As with weapons and armored personnel carriers, the Soviets improved helicopter designs throughout the war. Standard Mi-8T models that carried twenty-four troops were replaced with modified types, including the Mi-8MT, which were more powerful, boasted more weapons-including the same rocket pods that Mi-24s carried-and performed better in hot and high-altitude conditions. Infrared jammers and “ears”-attachments that redirected exhaust-to confuse heat-seeking missiles were also added. But Kostiuchenko and other pilots preferred flying without the devices, which added weight and hindered maneuverability.
Although violating regulations was strictly forbidden and often punished, rules were regularly broken. Kostiuchenko’s squadron took part in a particularly dangerous mission to evacuate dead and wounded from the Hindu Kush foothills near Shindand in the fall of 1981. Several Mi-8s were shot down. When a doctor on board informed Kostiuchenko one of the wounded would die if the helicopter were to fly at the usual altitude, he violated procedure by flying lower. The soldier survived and Kostiuchenko’s helicopter escaped unscathed. But casualties incurred while regulations were broken, even during difficult combat operations, were highly criticized by the regimental command and classified as “unreasonable.”
One of Kostiuchenko’s first missions was a night bombing raid in the Rigestan desert of southern Helmand Province. While returning to base, the pilots of two Mi-8s spotted a row of headlights below them, moving along the Helmand basin toward Kandahar. Radioing for instructions, the crews were ordered to fire at the vehicles. They unleashed a round of machine-gun fire, noted the position, and continued home. When another pair of Mi-8s flew to the site to inspect the damage the next day, they followed standard procedure by firing at two stationary cars on the flat scrubland below them. As they descended in order to land and investigate, an elderly Afghan emerged from one of the vehicles and fired at the helicopters with an ancient Bora rifle. The helicopters returned fire, but the lone figure below miraculously continued firing and managed to penetrate one chopper’s turboshaft before the craft finally dispatched the man and landed. Cautiously emerging to scour the surrounding bushes, crew members saw a grim picture of civilians, mostly women and children, lying dead. Now the Soviets concluded the old man they’d just killed was probably trying to protect his family. Only one person was found alive: a girl of about three years old with a badly wounded hand.
Soon Kostiuchenko’s helicopter arrived with parts for the chopper that had been hit. Accustomed to viewing the landscape from a distance, he was dismayed to see civilian carnage close up. Trying to calm the terrified girl, he nervously helped bandage her hand to stop its bleeding. Minutes later, a paratrooper who’d flown in on one of the helicopters took her aside, held a Makarov pistol to her head, and fired. Her small frame slumped to the ground, blood oozing onto the dusty earth. Paratroopers picked up her body and put it along with the others inside the bullet-ridden cars, doused them with gasoline, and set them alight. Later, the strict instructions to keep silent about the incident only deepened the effect on Kostiuchenko. Even after having been shot down twice, the sight of the little girl’s murder would haunt him for years as his worst war experience.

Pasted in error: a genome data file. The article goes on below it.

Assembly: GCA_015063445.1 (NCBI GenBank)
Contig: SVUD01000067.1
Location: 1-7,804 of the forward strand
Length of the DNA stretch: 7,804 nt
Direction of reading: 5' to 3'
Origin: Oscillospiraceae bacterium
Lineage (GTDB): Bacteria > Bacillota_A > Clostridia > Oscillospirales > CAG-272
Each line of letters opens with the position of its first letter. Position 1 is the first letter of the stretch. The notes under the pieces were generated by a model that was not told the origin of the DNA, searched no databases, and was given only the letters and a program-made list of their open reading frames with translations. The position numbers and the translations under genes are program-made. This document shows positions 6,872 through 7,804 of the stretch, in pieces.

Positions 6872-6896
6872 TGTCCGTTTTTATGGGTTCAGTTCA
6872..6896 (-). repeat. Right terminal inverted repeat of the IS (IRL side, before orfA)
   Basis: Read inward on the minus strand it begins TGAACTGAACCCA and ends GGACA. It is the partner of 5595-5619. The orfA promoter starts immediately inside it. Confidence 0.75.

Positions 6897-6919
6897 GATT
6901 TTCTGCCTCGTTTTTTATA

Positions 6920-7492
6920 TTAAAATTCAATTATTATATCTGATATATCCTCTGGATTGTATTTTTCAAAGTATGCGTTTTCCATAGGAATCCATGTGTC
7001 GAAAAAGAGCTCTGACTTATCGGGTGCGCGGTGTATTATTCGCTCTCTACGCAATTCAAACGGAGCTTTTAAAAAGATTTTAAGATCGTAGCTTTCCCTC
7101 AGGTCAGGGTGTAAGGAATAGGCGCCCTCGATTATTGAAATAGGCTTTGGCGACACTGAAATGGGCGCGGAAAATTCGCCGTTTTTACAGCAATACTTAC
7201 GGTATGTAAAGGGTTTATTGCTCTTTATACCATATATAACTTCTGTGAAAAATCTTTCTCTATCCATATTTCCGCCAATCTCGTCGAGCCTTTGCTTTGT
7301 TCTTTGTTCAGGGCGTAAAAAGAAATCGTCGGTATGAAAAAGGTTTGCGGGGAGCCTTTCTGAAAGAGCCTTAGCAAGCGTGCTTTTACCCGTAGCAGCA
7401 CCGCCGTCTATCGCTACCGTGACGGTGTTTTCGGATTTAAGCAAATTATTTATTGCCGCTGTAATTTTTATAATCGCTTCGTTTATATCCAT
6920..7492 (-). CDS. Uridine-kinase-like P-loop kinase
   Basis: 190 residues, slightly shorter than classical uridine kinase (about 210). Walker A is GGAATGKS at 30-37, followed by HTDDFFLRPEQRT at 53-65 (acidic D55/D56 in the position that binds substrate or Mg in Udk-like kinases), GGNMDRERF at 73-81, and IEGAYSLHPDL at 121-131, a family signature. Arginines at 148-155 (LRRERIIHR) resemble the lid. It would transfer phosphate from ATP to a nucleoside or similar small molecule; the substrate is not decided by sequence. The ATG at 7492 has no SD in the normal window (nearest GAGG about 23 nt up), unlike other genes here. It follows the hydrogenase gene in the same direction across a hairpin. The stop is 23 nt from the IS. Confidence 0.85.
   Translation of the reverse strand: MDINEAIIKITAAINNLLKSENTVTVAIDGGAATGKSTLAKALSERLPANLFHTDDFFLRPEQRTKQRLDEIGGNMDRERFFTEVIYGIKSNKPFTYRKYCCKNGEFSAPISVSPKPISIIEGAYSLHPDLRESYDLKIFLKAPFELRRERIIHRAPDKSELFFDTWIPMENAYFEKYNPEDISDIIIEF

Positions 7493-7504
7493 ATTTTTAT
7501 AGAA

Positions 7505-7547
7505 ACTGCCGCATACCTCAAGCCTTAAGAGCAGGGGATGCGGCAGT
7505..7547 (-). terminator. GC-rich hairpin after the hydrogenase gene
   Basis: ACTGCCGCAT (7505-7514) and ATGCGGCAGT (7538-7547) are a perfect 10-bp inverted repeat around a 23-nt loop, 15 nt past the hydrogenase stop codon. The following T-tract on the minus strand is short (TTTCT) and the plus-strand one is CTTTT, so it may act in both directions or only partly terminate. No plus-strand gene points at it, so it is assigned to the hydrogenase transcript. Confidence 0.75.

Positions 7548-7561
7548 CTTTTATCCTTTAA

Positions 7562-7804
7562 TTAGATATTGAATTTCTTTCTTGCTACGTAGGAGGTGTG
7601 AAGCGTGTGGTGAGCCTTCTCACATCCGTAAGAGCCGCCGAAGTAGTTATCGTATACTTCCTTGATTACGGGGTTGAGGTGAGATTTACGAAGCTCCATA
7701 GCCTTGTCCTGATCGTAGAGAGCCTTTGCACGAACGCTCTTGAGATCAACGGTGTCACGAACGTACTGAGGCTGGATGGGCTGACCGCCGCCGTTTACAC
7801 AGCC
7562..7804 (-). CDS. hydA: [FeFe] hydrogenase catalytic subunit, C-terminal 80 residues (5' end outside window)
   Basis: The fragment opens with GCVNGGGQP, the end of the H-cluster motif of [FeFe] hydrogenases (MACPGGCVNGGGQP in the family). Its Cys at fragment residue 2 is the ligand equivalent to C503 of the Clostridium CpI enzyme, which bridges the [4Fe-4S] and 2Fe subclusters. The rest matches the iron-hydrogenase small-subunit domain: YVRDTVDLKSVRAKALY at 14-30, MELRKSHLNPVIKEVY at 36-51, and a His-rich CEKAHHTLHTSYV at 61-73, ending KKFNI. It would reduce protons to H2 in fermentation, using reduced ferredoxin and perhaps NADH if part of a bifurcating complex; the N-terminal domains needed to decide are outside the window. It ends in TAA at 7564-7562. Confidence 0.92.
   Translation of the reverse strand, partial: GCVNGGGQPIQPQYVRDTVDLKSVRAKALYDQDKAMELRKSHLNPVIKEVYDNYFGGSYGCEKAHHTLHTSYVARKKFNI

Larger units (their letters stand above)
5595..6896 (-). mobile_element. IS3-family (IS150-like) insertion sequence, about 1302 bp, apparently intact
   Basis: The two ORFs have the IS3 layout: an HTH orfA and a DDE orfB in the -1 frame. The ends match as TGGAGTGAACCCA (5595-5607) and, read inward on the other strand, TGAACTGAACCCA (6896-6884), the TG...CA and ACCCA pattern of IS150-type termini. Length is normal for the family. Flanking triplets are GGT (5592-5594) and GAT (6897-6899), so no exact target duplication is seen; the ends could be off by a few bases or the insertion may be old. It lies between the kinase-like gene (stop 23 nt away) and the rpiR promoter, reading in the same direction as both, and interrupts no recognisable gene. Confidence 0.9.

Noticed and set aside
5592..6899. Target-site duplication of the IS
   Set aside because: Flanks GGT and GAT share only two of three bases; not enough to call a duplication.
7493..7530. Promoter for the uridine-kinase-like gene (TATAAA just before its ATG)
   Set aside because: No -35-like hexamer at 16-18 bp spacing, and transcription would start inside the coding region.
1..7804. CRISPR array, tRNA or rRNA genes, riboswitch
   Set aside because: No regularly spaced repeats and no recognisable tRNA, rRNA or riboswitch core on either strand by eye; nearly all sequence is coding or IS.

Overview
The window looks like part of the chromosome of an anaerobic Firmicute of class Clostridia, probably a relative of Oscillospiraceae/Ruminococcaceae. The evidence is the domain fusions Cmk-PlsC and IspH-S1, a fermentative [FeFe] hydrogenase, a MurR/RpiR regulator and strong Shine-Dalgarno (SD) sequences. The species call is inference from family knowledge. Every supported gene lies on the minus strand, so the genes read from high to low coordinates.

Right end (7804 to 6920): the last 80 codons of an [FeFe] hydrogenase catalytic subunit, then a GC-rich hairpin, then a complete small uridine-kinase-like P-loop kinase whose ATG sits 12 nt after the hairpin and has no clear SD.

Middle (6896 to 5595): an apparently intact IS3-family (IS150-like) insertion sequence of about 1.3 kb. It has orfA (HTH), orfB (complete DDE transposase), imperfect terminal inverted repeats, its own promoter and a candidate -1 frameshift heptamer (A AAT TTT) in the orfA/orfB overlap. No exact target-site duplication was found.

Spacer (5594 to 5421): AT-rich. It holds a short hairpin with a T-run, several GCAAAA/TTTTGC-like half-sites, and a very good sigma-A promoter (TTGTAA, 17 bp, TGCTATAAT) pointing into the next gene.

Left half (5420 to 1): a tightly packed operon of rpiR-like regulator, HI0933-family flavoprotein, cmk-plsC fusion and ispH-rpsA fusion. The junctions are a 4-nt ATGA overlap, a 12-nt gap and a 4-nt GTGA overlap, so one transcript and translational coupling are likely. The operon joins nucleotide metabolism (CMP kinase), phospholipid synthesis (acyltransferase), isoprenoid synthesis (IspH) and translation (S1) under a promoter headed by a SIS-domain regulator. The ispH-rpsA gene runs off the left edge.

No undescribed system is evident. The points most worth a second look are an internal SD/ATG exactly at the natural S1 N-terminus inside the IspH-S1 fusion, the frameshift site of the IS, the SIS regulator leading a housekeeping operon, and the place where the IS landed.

Still, Kostiuchenko in time became inured to massacres of civilians. Many took place during looting raids, usually when two Mi-8s would scour roads for vehicles carrying goods. Once a car was spotted, one of the helicopters would stop it while the other circled overhead, providing cover. Drivers and passengers were usually shot before their vehicles were raided for everything that could be pried off and carried away, including radios. On one of Kostiuchenko’s first raids, his job was to stop a car identified for looting by firing rounds nearby. He accidentally hit the car’s gasoline tank, which exploded, killing everyone inside. Back on the ground in Kandahar, he had to stay out of sight for days because furious “old-timers” threatened to beat him senseless for ruining a promising prospect for profit.
On another flight over the Rigestan desert, Kostiuchenko’s crew killed three men on motorcycles, then loaded their bikes through the clamshell back doors of their Mi-8 for sale in Kandahar. “Free hunting,” as the rampantly widespread acts were called, provided Soviet pilots and crews with cash to supplement their meager pay and rations, although much of the money went to prostitutes. With little fear of punishment, killing civilians and taking their property soon seemed almost normal. Army officers had more opportunities for raiding than pilots; Kostiuchenko noticed that even some privates were wealthier than he was. Over the years, the spectacle of so many Afghans killed for their possessions would lead him-like so many other participants-to believe looting turned the war against the Soviets.
The dusty city of Gardez rises from the Shah-i-Kot Valley, sixty miles south of Kabul near the soaring, snow-covered Gardez Mountains that neighbor a series of extensive mujahideen tunnel complexes. Sergei Salabayev arrived there on December 30, 1984, to join the Fifty-sixth Air Assault Brigade. The young private had studied in a technical vocational school in his native Novokuibishevsk-an oilrefinery city in Samara Region on the Volga River-specializing as a machine-tool worker. Soon after he was drafted, a fight between some young men in the town escalated when police showed up. An officer shot and killed one of the men, who turned on the police, setting their car on fire. All recent draftees from Novokuibishevsk were sent to Afghanistan as punishment.